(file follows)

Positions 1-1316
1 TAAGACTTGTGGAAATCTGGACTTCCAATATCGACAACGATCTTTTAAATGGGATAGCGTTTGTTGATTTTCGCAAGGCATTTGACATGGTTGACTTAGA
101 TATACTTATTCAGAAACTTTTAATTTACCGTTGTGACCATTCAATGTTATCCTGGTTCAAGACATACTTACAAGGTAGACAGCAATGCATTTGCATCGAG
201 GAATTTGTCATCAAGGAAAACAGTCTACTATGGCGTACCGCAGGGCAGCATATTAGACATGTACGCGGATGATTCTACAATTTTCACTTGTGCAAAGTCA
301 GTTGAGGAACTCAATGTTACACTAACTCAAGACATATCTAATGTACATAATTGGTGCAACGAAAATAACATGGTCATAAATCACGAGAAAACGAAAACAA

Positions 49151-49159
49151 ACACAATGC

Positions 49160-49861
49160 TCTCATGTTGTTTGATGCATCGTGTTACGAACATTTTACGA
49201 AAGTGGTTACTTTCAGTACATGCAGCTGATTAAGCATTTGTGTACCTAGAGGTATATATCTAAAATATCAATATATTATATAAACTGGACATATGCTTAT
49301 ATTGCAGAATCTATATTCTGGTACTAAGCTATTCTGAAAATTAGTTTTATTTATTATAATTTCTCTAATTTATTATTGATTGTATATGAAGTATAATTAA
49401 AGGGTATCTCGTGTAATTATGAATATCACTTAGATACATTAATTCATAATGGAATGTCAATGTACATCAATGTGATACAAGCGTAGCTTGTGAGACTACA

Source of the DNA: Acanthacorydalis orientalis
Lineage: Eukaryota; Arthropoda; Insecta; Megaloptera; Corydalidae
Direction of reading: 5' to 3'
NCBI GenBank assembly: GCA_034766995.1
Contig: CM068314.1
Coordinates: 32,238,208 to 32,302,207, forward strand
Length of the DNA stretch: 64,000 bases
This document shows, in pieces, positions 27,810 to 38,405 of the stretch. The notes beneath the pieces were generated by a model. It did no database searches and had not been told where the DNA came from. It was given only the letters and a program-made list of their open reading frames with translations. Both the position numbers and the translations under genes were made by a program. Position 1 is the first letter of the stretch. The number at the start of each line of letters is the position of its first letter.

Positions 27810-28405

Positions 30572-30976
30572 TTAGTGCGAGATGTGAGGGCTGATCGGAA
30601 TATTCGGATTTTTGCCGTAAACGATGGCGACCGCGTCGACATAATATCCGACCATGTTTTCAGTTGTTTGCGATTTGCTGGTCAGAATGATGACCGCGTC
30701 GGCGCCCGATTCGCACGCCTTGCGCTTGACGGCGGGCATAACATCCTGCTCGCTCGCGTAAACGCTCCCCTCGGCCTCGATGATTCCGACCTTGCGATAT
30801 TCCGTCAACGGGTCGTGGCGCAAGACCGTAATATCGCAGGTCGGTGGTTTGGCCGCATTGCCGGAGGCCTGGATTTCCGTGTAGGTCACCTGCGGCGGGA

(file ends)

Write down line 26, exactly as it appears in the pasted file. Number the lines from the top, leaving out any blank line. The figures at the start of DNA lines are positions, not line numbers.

30801 TCCGTCAACGGGTCGTGGCGCAAGACCGTAATATCGCAGGTCGGTGGTTTGGCCGCATTGCCGGAGGCCTGGATTTCCGTGTAGGTCACCTGCGGCGGGA